A trip through Alum Bay, Isle of Wight
As often happens with the trips I take, I go searching for one thing and end up finding the unexpected. On this occasion I’m travelling to the Needles rock formation and lighthouse. Yet what I end up discovering is the pre-historic stomping ground of Alum Bay – the UK’s version of Jurassic Park. I might have to exhaust the thesaurus to find adequate expressions to describe this wondrous place. Or I will have to use the pictures to tell their own story as my words simply won’t do it justice.
I spend the morning hiking the Headen Warren
After a good view of the Needles from the cliff tops above, I start my descent down the steep wooden staircase not having a clue as to what lies ahead. A rather rickety looking chairlift runs overhead, the 2 person kind you find at old French ski resorts and seem like they would be pretty easy to fall out of. It carries people from the attraction site above to the bay below. Halfway down the staircase I look to the left and see some interesting colored cliffs and stop to take a quick snap. I see a sign warning people that removal of sand is “strictly prohibited” and think back to an article I read in the paper a couple of summers ago about a man who had taken a sack-full of pebbles from a Cornish beach and was tracked down and requested to return them (which he did apparently!)
I am desperate to see the Needles rock formations with its red and white striped lighthouse and although its mid-October I am optimistically hopeful that the boats are still running. However, the pandemic is still at large hanging its dark cloud over most activities and hence upon arrival I note that the passenger gateway is boarded up. I quickly conclude I will not be needing the shark-themed lifejacket I purchased for Mia earlier in the week.
Awestruck in Alum Bay
My disappointment is almost instantaneously zapped out of me by the sight of the rock formations behind me. Surprising me so I do a double take. I’ve long poured over the patterned landscape photography of Zhangye, China, the painted desert in Arizona, or rainbow mountain Peru. And although not quite in the same league as the former, I had a wonderful time photographing the stripy undulating landscape of the Masada desert in Israel last year. But gazing up at the colorful backdrop before my eyes I am momentarily dazzled. Where on earth am I?
Yet I realise with some amazement I am not in Eurasia or the Americas. Nope. Just good ole, Isle of Wight. I’m left feeling rather silly I had never known or heard about this place before. Upon reflection I realize I am but a “victim” of the times. Having come of age in an era where cheap package holidays and budget flights were all the rage it was cheaper to fly to Spain for a week, sup on tempranillo and feast on tortilla de patatas for a sun-assured holiday. Versus the prospects of a week on the Cornish coast at around double the price and far less desirable weather. Certainly there would be no boast-worthy tan to accompany. Fair to say I was too busy globe trotting exotic lands afar to consider exploring my own back yard.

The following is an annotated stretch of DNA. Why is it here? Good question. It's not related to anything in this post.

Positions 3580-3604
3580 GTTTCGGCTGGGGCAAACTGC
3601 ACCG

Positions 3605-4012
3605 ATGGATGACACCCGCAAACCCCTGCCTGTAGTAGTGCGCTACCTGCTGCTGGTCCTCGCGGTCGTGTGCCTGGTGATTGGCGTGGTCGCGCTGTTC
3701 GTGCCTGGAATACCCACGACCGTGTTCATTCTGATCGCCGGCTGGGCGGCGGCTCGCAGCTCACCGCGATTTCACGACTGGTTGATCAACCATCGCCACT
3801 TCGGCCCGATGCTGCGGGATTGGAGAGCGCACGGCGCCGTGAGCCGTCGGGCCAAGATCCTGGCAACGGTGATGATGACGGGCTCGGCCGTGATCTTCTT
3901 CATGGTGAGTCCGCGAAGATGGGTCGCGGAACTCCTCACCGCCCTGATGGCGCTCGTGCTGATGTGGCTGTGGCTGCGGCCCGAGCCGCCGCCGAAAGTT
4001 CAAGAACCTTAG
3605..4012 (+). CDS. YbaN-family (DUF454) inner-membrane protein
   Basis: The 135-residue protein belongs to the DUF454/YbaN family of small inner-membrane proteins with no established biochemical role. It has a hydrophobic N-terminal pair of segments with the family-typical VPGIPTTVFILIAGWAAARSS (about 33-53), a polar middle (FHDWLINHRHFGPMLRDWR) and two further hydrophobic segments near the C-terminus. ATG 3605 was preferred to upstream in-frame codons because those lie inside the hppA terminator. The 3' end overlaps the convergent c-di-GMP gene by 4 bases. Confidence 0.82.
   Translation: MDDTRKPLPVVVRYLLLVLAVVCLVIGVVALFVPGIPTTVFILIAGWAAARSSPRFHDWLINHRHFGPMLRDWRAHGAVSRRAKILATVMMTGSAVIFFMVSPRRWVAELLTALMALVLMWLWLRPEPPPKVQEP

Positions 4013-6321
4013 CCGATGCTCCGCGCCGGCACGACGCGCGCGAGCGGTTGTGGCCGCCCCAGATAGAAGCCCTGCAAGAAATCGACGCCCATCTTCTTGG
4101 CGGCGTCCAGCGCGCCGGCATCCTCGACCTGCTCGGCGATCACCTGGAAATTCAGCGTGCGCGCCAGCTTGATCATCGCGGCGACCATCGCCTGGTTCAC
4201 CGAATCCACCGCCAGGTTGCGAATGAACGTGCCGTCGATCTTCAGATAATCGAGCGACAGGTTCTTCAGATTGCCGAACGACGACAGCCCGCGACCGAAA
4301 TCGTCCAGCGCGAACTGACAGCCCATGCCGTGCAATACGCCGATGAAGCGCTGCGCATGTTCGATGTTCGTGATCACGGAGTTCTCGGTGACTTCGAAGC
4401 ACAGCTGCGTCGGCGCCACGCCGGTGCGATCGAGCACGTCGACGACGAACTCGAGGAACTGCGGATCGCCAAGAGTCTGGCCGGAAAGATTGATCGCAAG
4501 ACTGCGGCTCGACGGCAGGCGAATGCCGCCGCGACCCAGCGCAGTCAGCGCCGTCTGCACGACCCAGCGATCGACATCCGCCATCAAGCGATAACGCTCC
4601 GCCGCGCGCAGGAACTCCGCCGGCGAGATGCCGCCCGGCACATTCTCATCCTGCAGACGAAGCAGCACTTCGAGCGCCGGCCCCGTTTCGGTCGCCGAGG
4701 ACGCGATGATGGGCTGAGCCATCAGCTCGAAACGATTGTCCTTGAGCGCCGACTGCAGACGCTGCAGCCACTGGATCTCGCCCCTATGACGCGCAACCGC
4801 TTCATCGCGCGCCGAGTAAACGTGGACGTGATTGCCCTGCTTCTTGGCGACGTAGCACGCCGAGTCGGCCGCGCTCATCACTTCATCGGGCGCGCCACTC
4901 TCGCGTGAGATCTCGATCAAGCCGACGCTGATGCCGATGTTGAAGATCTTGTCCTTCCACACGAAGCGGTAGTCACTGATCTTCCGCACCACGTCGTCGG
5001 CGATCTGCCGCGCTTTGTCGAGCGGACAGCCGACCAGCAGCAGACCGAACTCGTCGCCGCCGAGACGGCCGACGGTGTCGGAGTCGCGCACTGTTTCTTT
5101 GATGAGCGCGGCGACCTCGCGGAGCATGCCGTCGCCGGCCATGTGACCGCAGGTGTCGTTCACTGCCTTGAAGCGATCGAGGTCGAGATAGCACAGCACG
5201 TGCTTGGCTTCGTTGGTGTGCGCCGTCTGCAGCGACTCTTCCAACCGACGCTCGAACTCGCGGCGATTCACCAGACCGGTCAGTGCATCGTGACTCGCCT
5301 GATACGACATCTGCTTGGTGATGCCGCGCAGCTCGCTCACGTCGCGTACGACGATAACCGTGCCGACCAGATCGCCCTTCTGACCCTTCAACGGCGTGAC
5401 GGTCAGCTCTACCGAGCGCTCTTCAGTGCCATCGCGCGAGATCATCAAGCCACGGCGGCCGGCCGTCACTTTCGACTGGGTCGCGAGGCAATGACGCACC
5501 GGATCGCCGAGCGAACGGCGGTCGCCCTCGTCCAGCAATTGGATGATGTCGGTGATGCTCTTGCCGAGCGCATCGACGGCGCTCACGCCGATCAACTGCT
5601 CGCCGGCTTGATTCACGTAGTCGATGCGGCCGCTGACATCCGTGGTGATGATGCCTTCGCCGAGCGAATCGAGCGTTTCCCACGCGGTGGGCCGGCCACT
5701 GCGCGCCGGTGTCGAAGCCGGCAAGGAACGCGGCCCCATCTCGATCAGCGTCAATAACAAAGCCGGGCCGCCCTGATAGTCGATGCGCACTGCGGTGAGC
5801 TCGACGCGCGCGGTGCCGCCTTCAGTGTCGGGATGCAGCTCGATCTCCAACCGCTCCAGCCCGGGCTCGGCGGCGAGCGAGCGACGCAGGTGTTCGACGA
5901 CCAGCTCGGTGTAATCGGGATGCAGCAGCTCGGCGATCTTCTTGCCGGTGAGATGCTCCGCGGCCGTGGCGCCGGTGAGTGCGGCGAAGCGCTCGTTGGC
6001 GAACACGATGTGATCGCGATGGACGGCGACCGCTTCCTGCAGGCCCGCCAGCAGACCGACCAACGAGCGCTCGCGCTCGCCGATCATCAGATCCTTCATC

I’m glad to say in my present mid-30’s state I’ve long since matured beyond that antediluvian view. Yet the pandemic is undeniably the stimulus for me exploring my own land much more intensively. Returning to places where I once holidayed as a kid, I’m rediscovering the UK again. A sort of healing, returning full-circle kind of experience.
Alum Bay – a History
The history of this place spans about 50 million years. The striations tell their own story each revealing a distinct layer of history. From what I learned, the sediments once lay horizontal but after much shifting and moving of tectonic plates over some million years or so they have now come to lay in an upright position which is what has caused the pattern you see today.
Apparently the rocks found in Alum bay were laid down in warm shallow seas and span the Palaeocene to the Eocene era purportedly around 34 – 56 million years ago. Basically a total mind f$*K.
Each colour arises from its own chemical process and material whether that is white from pure quartz sand, different shades of reds and browns from oxidised iron, blacks from lignitic materials, bright yellow from jarosite encrustations or duller yellow and brown from limonite or goethite.
A roaming reverie
I gaze up at the sight above and in true Jurassic Park style feel like I am looking at the back of a stegosaurus. I can imagine weighty footprints, the ground vibrating beneath me and the colossal whip of a dinosaur tail swopping past. Dinosaurs literally once roamed these ancient lands and quite frankly I find this mind-boggling. The sands of the far shore are said to be absolutely littered with fossils and certainly their are some fossil hunters both young and old eagerly scanning the shores for bivalve and gastropod shells.
From another angle the rocks reveal a couple of figures with their heads arched backwards. I imagine they have been thirstily walking through the desert, parched and scorched they arch their heads towards the sky, in desperate vain the mouths open waiting for the rain to quench their never-ending thirst. Its not hard to let the imagination run wild in a place this dramatic.
Alum Bay is at the same site as the Needles. If you want to go see the Needles themselves take the passenger boat from Alum Bay. These run from June to September.
You can get to Alum Bay via a chair lift from the car park at the main Needles Attraction site. Alternatively walk from Headon Warren which is what I did for fantastic views of the Needles and coastline.
Don’t remove any sand from the area – this is strictly prohibited!